Man in Japan to Serve Prison over PC-virus
July 20, 2011, is the date the District Court of Tokyo sentenced Izumisano, Osaka Prefecture (Japan) based Masato Nakatsuji a man aged 28 years, to 30 months in jail over accusations he destroyed property to develop malicious software, disseminating it across the Web as well as destructing data within contaminated PCs, Yomiuri.co.jp reports, July 21, 2011.
Interestingly, never before has a malware developer within Japan been accused with property damage.
Nonetheless, the ruling from court states that Nakatsuji developed one PC virus named ika-tako meaning squid-octopus that destroyed data via substituting files on the contaminated PC's hard disk with pictures depicting octopuses and squids.
Also, during May-July 2010, Nakatsuji posted files carrying the ika-tako worm on the Internet using peer-to-peer file-sharing application like the Winny program popular in Japan.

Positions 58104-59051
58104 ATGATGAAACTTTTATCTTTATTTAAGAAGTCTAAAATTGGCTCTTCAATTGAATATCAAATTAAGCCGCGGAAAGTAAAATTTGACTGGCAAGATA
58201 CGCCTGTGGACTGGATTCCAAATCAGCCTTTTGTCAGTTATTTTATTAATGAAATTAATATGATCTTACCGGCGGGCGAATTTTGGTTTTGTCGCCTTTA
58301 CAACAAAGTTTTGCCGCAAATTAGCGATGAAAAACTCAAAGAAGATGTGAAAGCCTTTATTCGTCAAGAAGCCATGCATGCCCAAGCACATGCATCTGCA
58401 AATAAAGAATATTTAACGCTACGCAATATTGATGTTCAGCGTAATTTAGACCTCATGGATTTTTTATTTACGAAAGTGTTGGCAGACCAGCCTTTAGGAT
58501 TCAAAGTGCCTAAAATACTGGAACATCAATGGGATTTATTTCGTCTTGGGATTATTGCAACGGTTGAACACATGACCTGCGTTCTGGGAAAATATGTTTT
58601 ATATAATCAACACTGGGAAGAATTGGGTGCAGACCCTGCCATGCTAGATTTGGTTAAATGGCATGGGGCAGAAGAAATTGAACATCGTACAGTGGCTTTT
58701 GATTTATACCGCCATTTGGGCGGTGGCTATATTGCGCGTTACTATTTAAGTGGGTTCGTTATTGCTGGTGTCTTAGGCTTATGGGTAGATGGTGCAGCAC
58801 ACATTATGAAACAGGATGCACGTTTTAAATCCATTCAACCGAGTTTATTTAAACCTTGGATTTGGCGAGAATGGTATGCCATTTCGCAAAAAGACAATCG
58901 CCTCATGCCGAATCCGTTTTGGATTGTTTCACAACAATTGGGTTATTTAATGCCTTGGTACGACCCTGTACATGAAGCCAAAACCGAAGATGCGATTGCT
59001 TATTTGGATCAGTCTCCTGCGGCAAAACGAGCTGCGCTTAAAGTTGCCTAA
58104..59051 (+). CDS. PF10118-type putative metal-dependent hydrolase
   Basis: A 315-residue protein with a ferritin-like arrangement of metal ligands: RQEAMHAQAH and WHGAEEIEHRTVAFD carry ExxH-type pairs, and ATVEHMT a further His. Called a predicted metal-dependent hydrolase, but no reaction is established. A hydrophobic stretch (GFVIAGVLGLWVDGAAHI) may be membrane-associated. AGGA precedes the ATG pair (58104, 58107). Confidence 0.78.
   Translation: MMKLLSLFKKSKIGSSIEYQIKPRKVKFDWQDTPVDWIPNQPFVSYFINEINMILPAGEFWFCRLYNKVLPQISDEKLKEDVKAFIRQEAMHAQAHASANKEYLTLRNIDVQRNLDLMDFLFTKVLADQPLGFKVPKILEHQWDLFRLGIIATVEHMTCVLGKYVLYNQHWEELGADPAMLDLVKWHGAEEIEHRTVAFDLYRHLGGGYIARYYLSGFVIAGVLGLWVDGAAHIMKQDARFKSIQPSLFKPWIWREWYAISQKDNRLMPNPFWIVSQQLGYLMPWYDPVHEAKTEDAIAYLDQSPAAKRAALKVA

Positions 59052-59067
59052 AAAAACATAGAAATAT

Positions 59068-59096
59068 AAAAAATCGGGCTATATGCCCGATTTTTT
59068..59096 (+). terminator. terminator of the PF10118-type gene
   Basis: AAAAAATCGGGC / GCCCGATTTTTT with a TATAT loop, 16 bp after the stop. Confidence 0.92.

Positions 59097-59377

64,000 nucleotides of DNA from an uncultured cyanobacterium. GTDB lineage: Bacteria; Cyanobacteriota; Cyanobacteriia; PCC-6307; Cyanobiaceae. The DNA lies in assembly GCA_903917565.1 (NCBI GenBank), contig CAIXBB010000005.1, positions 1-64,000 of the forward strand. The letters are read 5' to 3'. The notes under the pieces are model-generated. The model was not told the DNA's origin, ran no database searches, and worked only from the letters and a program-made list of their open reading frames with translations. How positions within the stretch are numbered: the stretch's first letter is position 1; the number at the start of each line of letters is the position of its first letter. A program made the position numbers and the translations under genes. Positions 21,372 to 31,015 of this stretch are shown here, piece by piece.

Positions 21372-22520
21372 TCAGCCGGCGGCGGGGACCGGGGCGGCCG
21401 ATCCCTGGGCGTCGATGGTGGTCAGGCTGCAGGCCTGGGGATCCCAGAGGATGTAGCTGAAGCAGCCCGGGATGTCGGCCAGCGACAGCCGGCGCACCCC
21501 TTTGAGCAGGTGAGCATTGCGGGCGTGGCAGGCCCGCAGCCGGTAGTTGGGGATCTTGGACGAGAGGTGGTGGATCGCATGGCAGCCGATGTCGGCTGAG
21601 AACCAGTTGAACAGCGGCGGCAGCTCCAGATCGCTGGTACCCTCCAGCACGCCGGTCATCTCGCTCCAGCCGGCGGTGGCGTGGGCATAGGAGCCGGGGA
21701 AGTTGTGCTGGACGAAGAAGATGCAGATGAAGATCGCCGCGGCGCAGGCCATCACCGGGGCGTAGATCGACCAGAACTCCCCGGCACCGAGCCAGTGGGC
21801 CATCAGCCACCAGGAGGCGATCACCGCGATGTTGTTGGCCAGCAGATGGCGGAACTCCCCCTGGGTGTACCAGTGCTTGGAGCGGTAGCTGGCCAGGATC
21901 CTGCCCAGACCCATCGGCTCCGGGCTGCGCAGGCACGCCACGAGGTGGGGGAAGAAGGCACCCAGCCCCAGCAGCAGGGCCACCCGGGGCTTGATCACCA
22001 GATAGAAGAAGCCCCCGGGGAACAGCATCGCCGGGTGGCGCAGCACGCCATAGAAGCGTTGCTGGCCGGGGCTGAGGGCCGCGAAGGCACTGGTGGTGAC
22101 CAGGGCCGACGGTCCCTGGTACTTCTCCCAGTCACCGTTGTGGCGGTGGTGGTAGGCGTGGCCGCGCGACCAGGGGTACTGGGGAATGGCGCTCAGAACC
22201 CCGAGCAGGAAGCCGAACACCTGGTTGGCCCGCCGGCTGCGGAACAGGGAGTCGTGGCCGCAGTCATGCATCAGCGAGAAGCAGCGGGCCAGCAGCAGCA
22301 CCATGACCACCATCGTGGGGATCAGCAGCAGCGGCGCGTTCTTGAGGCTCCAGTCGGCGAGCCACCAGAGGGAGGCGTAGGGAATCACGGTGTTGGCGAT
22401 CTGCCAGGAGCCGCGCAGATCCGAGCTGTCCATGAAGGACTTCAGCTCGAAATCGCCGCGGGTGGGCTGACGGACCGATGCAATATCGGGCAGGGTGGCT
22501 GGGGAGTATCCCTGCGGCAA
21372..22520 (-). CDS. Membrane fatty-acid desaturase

Consequently, 3 men from the Japanese prefectures of Kanagawa, Gunma and Hokkaido lost images along with other contents stored on their PCs because graphics of squids and octopuses substituted those images and contents.
Said Masaru Okabe, Presiding Judge of the District Court of Tokyo, it was a clever, well designed offence for disseminating a PC-virus during an overtly lengthy time-span. Yomiuri.co.jp reported this.
However, the defendant's legal advisor raised objections saying that the property destruction charges against Nakatsuji were not valid since there had been no physical destruction on the personal computers' hard drives.
But, the judge contradicted saying that the defendant's behavior indeed led to property destruction since the hard drives of the victims' PCs couldn't restore stored files to their earlier state, while it became hard for adding more files. Mdn.mainichi.jp published this on July 20, 2011.
The judge further stated that Nakatsuji executed the offence when for a same kind of accusation, he was undergoing probation; hence he deserved the sentence. Yomiuri.co.jp reported this.
Earlier during 2008, Nakatsuji was taken into custody after being charged with copyright infringement that resulted in his probation.
Conclusively, according to the security specialists, it becomes clear from Judge Okabe's ruling that Internet crooks in Japan should become alert to the development wherein the Japanese government now criminalizes the act of designing/spreading PC-viruses, online.
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» SPAMfighter News - 29-07-2011